Despite pleas from governors, members of Congress and presidential candidates, President Trump so far has resisted using his powers under the Defense Production Act as officials look to ramp up the American medical system’s capacity in anticipation of a spike in demand due to the coronavirus pandemic.
On Wednesday, Trump invoked the Defense Production Act, the Korean War-era statute that allows the president to direct manufacturers to make certain equipment that is necessary for the United States to deal with a crisis, whether that be a war or a pandemic, in order “to promote the national defense.” But as of Friday morning, he has not actually taken action under the law, tweeting Wednesday that he only signed the act “should we need to invoke it in a worst case scenario in the future. Hopefully there will be no need….”
That has concerned officials across the political spectrum who see an immediate need for things like personal protective equipment (PPE) for medical professionals who will be treating patients sick with the novel coronavirus. A potential shortage has concerned medical professionals and even led multiple TV medical dramas to donate the masks they use in their wardrobe to hospitals.
Trump was asked about what he might do under the Defense Production Act Thursday by Massachusetts Gov. Charlie Baker, a Republican.
“I just have two things on the PPE issue which obviously is a huge issue for all of us,” Baker said on a teleconference the Trump administration held with governors. “The first is, it’s just a little bit about the guidance you’re going to offer … some guidance on how the implementation of the Defense Production Act is going to work with respect to trying to man up and generate initial capacity around this PPE stuff.”
Trump turned to Vice President Pence, who is heading up the White House Coronavirus Task Force, to answer Baker’s question. He pointed to a desire to let U.S. firms cooperate voluntarily as long as that is possible.
“I think, Mr. President, you put it well when you talk about the spirit in American business about wanting to ramp up voluntarily to meet the needs that our health care providers have in this country is truly inspiring,” Pence said. “And so the president has not yet exercised his authority under the Defense Production Act. He said he will if he needs to. But I think … the president’s perception, the team’s perception is now as American industry is stepping forward very aggressively.”
Maryland Gov. Larry Hogan, the chairman of the National Governors Association and also a Republican, seconds later continued to prod Trump on the production of medical equipment, specifically protective equipment for those treating coronavirus patients.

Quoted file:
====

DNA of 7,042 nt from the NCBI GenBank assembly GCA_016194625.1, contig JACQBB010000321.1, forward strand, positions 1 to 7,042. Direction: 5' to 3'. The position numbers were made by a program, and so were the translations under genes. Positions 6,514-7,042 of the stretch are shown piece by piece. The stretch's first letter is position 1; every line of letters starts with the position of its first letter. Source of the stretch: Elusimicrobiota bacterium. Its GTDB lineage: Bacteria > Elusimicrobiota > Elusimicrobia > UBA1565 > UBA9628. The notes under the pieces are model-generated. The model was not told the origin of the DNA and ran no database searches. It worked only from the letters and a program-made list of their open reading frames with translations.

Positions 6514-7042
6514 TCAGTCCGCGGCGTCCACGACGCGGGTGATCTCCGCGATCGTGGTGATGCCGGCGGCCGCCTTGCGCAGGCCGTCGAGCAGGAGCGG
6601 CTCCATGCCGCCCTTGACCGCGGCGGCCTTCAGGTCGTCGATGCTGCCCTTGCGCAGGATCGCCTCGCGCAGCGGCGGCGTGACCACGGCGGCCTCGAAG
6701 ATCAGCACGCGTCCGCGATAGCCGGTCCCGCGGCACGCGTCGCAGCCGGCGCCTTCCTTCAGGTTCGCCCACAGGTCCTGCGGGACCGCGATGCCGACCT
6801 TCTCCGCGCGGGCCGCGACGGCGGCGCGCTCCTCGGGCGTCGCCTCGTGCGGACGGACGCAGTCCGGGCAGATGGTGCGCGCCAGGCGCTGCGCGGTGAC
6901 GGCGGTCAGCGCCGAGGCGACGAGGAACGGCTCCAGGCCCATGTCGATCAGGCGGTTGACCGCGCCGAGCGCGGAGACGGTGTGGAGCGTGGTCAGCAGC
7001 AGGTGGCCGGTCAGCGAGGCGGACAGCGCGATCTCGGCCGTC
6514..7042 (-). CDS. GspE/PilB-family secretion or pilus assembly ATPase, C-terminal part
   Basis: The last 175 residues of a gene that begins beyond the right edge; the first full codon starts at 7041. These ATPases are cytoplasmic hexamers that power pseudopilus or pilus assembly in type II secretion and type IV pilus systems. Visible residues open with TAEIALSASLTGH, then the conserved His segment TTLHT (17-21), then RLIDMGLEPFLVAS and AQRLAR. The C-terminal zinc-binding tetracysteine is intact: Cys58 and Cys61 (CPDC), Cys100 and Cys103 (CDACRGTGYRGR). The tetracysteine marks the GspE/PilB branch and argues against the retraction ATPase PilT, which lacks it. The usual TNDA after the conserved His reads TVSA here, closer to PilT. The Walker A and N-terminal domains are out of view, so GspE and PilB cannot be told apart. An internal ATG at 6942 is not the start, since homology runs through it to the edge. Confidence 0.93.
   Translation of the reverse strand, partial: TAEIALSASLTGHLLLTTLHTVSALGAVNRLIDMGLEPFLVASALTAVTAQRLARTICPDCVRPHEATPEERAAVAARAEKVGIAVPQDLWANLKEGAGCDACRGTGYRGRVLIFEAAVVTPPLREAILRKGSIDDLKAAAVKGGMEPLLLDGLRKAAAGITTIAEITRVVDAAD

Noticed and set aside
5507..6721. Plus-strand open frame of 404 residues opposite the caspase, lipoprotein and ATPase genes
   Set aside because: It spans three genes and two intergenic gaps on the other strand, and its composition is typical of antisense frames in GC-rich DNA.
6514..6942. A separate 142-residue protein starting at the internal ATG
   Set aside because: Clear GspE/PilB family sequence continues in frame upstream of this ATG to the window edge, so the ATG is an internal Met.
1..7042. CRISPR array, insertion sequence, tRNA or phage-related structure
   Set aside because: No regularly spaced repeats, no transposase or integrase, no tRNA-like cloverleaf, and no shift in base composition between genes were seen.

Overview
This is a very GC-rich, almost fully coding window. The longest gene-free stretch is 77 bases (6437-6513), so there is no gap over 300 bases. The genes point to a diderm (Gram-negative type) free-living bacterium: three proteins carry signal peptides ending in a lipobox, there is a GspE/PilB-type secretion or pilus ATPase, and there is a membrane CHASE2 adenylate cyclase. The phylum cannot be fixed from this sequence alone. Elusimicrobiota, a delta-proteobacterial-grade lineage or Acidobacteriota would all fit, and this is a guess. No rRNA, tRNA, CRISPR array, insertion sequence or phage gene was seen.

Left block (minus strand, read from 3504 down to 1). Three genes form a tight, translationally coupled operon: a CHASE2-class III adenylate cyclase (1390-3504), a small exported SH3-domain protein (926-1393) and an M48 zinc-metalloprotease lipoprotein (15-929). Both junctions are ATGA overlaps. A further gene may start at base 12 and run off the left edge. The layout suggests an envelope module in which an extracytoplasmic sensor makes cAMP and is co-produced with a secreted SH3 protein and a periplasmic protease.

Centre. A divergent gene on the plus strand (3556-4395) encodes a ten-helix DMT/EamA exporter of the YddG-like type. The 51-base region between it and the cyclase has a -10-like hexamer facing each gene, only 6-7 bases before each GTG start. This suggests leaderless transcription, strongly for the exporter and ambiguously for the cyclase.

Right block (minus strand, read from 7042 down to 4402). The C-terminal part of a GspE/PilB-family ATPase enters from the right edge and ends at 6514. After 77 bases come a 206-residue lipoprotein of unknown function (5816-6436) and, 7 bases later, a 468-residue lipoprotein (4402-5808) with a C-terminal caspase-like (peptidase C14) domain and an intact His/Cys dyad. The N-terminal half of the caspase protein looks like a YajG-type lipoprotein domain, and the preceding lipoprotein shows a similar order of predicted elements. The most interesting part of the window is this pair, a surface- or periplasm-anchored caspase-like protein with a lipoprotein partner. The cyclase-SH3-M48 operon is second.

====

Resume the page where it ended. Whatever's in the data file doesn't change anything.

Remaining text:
He asked Trump for “some guidance on implementation of the Defense Production Act so we can kind of help work with [Health and Human Services] Secretary [Alex] Azar and give some thoughts about how the states could be more involved in helping that with some industries in our state.”
Democrats, meanwhile, have taken direct swipes at the president for not immediately exercising his powers under the act — a point of continuing partisan strain even as both parties are working together on legislation to aid Americans affected by the crisis.
“What is going on here, President Trump?” Senate Minority Leader Chuck Schumer, D-N.Y., tweeted late Thursday night. “We called on you to invoke the Defense Production Act. But in addition, we expect you to use it immediately. Why aren’t you using this authority now to make testing kits, masks, beds, ventilators?”
Democratic presidential candidates Bernie Sanders and Joe Biden also publicly implored Trump to ramp up supply under the Defense Production Act.
In a statement Wednesday, Biden said Trump should “[p]rioritize and immediately increase domestic production of any critical medical equipment required to respond to this crisis” under the Defense Production Act.
The former vice president followed that statement with a tweet Thursday urging Trump to use his Defense Production Act powers.
“Yesterday, President Trump said he was invoking the Defense Production Act, then turned around and said he wasn’t planning to use it,” Biden said. “The President should exercise these powers now. We need more ventilators, protective equipment, and critical supplies. We need action, not words.”
“Lives are at stake. Trump must start taking this national emergency seriously,” Sanders tweeted Thursday. “Without delay, we need to use the Defense Production Act to mass produce and distribute urgently needed medical equipment to every state and territory in America.”
Others including House Speaker Nancy Pelosi, D-Calif., also urged the president to use the Defense Production Act Thursday as medical leaders were sounding the alarm over anticipated shortages caused by the coronavirus pandemic.
“There are dwindling supplies of N95 respirators, isolation gowns, isolation masks, surgical masks, eye protection equipment, intensive care unit (ICU) equipment and diagnostic testing supplies in areas that had the first community outbreaks,” a Thursday letter from the American Hospital Association, American Medical Association and American Nurses Association to congressional leaders said.
The letter, first reported by NBC News, asks for $100 billion in direct funding to hospitals, doctors, nurses and others on the frontline of the coronavirus pandemic.
“It is clear that COVID-19 will test the capacity of America’s health care system,” the letter said.
Fox News’ Adam Shaw contributed to this report.